Rigor with Robots – Taking it to the Next Level will engage students who have been identified as having moderate to severe autism or moderate to severe intellectual disabilities with hands-on learning opportunities with LEGO Mindstorm robots. The use of the robots will help students to become independent learners and develop 21st-century skills including problem-solving, comprehension, task analysis, communication, creativity and critical thinking. This project will provide students the ability to utilize technology and demonstrate critical thinking skills while at the same time, building social skills.
A continuation of a previously GFIT-funded program and an 11-year tradition at the school, Kids Helping Kids provides the opportunity for special needs students at Multiple Careers Magnet Center to construct wooden rocking horses for children staying at the Ronald McDonald House during the Christmas holidays. In addition to bringing a bit of holiday cheer, students participating in this project will develop good habits, positive attitudes and valuable career skills that can be used beyond the classroom.
“For 29 years, this JLD Signature Project has encouraged excellence by awarding educators who go above and beyond to provide special projects for their students, which would otherwise not be possible within school budgets. This year in particular, it is especially important to help these unique programs continue in schools during such a difficult time,” said Megan LaDriere, the 2020-2021 GFIT Chair. “Each of the teachers receiving a grant is being recognized for their passion for providing experiences that are outside of the box for their students and engaging them in positive ways outside of the classroom.”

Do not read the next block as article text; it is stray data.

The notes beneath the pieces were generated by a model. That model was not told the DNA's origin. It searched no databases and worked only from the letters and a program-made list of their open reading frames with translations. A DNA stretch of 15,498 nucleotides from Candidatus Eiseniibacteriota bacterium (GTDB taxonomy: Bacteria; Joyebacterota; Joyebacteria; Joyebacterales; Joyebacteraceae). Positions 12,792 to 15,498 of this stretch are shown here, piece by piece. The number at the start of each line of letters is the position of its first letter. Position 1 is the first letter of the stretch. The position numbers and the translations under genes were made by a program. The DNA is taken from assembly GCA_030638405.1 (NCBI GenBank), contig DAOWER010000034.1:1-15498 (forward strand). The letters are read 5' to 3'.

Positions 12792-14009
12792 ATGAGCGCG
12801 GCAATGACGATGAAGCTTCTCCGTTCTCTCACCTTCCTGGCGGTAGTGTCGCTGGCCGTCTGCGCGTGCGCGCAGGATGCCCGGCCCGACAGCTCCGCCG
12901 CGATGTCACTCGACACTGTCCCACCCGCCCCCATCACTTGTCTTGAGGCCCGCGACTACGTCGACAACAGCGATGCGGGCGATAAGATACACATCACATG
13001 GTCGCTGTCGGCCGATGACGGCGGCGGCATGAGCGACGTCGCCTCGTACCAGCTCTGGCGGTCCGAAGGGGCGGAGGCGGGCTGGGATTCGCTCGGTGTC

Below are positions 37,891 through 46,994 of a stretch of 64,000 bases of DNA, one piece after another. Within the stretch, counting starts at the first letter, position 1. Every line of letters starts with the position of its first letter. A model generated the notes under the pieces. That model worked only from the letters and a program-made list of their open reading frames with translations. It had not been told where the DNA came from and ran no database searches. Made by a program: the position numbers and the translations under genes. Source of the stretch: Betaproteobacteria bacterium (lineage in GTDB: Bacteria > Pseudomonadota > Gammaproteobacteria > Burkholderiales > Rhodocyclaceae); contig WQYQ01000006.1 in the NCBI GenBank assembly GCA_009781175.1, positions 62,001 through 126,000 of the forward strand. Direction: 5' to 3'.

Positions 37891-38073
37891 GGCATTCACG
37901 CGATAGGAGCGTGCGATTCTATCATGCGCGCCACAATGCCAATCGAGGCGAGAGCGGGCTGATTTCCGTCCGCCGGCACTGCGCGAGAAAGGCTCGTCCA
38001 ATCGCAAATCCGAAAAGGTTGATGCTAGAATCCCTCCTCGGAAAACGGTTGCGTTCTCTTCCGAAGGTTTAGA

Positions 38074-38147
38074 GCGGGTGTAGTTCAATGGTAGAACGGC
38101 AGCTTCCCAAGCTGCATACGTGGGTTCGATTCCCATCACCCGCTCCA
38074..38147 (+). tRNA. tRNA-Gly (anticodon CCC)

2020-2021 Dallas ISD Grant Recipients
|Project Name||School||Educator Name|
|Library Makerspace||Bayles Elementary School||Sheila Ortega|
|CK2 – Club Kindness for Kids||Central Elementary School||Shelley Couch|
|Art Journaling||Chapel Hill Preparatory School||Suhaila Sachak|
|Music, Science & Innovation||Dallas Environmental Science Academy||Malcom Newman|
|Laboratory of the Future||North Dallas High School||Olga Sytnianska|
|Aquaponics: A Student-centered approach||Daniel Webster Elementary School||Edwin Portillo|
|FlUrNing’s STEAM Studio||Daniel Webster Elementary School||Caleb Davis|
|Smart Solutions||E. D. Walker Middle School||Michael Keeton|
|Kids Club: Developing a Growth Mindset||Eduardo Mata Montessori School||Sherri Fetter|
|Basketball Recycling||Emmett J. Conrad High School||Monalisa Chadha|
|Personalized Learning Stations||George W. Truett Elementary School||Maria Moreno|
|Innovative Learning for PE||George W. Truett Elementary School||Angela Miller|
|Sharper Minds||H. Grady Spruce High School||Manuel Rocha|
|Rigor with Robots-Taking it to the Next Level||Harold W. Lang Sr. Middle School||Megan Vance|
|Artistic Biology||Innovation, Design, Entrepreneurship Academy at James W. Fannin||Soniris Rosas|